Medical Malpractice and Long Term Care: Defense
We’re kicking off a two-part series looking at medical malpractice cases in long-term care, from the perspectives of both the defense and the plaintiff.
Part 1: The Defense of Long-Term Care Facilities
When a defense team defends a long-term care facility against medical malpractice, one of the first questions to ask is: “Did this facility and its medical professionals adhere to an established standard of care?” New requirements in the Final Rule put forth by the Center for Medicare and Medicaid Services (CMS) complicate this question more than ever.
Last fall, long-term care (LTC) facilities faced the first major overhaul of federal participation requirements since 1991. The Final Rule produced new specifications on features of a facility’s building and staffing ratios. Long-term care centers must now develop compliance and ethics programs as well as Quality Assurance and Performance Improvement (QAPI) initiatives. For a nursing home or assisted living center, this now means assessing the full spectrum of patient care from staff members’ skill sets and training to the right environment, equipment, health information technology, and other resources.
The Final Rule also stated Medicare and Medicaid certified long-term care facilities must not enter into an agreement for binding arbitration with a resident or their representative until after a dispute arose between parties. An industry group challenged CMS’s legal authority and won a preliminary injunction in federal court, and the Trump administration ultimately dropped the matter and chose not to appeal to the U.S. Supreme Court, essentially ending the ban on pre-dispute arbitration agreement use in long-term care.
As standards change, liability remains the same.
The next phase of Final Rule regulations takes effect this November, with the final changes to come in 2018. All of this new regulated compliance may mean more – and different – ways that care providers can trip up and land in legal hot water.
But in any case, law firms will continue to represent nursing homes and assisted living facilities in legal disputes over care, including medical malpractice allegations. Even with federal efforts to put a cap on medical malpractice awards, these cases can wreak havoc on care providers and their insurers even in the best of circumstances.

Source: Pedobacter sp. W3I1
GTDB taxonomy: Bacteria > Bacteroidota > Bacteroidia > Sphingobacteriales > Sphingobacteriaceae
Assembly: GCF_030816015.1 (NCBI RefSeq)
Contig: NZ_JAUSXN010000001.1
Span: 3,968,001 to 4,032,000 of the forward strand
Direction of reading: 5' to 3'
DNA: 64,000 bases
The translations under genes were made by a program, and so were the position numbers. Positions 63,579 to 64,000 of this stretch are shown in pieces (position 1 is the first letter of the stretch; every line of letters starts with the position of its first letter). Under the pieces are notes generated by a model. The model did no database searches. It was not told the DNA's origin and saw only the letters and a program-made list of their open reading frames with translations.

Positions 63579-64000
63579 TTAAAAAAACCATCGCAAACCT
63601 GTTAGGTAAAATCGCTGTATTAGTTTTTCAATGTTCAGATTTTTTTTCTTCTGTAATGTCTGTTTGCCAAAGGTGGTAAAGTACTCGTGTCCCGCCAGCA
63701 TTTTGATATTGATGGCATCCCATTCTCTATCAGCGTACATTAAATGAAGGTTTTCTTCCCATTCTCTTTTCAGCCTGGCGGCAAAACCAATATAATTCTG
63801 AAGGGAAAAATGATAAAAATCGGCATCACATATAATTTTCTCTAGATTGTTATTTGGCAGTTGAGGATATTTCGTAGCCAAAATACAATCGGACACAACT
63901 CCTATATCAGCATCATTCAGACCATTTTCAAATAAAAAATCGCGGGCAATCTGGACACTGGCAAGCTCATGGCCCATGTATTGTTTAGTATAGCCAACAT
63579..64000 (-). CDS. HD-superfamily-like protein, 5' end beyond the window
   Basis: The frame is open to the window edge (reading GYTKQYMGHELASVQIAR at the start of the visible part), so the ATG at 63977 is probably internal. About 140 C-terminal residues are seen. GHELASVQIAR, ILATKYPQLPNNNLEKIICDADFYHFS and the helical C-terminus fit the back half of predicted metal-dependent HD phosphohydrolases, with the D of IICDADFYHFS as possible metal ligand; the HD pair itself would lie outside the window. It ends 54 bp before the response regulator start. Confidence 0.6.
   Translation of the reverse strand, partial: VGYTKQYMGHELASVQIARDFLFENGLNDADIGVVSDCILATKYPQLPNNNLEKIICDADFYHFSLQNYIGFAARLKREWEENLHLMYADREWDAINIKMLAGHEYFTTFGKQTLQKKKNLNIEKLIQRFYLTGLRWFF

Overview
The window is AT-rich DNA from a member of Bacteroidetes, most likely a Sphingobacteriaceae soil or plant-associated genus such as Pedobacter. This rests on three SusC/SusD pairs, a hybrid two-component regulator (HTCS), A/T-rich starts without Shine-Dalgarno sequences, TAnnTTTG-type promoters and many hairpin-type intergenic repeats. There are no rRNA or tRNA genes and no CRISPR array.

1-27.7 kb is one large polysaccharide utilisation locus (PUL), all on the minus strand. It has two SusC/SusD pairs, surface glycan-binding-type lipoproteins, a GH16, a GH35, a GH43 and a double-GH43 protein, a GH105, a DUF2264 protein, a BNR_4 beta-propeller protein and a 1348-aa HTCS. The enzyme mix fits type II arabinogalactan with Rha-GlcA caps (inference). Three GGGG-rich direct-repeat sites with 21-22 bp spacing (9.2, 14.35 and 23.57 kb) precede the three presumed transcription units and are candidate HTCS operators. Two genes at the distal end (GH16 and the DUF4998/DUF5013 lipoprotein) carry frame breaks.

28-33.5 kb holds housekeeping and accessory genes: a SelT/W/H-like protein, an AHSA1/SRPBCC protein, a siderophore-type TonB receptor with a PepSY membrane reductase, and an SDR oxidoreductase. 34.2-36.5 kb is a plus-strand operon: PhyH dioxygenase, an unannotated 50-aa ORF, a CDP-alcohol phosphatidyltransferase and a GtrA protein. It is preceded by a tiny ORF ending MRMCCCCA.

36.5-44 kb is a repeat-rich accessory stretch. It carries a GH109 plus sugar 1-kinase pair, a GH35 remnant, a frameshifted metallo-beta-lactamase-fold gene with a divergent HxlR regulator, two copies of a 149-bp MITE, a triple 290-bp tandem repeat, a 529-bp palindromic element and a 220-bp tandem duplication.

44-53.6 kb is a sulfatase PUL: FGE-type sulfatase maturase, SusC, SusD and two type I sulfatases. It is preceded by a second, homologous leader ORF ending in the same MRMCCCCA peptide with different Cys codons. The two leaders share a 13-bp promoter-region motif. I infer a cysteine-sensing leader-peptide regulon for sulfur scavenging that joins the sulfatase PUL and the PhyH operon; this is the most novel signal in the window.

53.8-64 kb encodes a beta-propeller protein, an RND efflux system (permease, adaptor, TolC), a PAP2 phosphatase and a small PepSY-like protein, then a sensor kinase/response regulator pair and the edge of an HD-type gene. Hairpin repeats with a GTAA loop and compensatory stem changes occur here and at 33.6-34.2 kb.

With such high stakes, LTC facilities must be more than CMS-compliant. They must be prepared to defend themselves in the face of medical malpractice litigation with the best expert witnesses for their case, as well as establish medical facts in a way that jurors with no medical background can comprehend. These are both tasks which legal nurse consultants (LNC’s) are in a unique position to fulfill.
An expert who recommends other experts.
A legal nurse consultant will cull all medical, employment, invoices, and deposition testimony. He or she will identify missing pieces, such as absent records, for the defense attorney to request. At that point, the LNC can recommend the most suitable medical professionals to explain and defend against the plaintiff’s allegations.
The importance of making facts understandable to lay jurors should not be underestimated. In a medical malpractice case overturned last month by the Missouri Supreme Court, the initial judge threw out the patient’s informed consent agreement because it “could only confuse the jury in its determination of the facts.”
In most malpractice cases, medical jargon is too intricate for lay jurors to fully grasp. The LNC behind the scenes, and experts on the witness stand whom he or she identifies, will walk the jury through the details to understand why a lawsuit was filed, and why the defendant is not liable.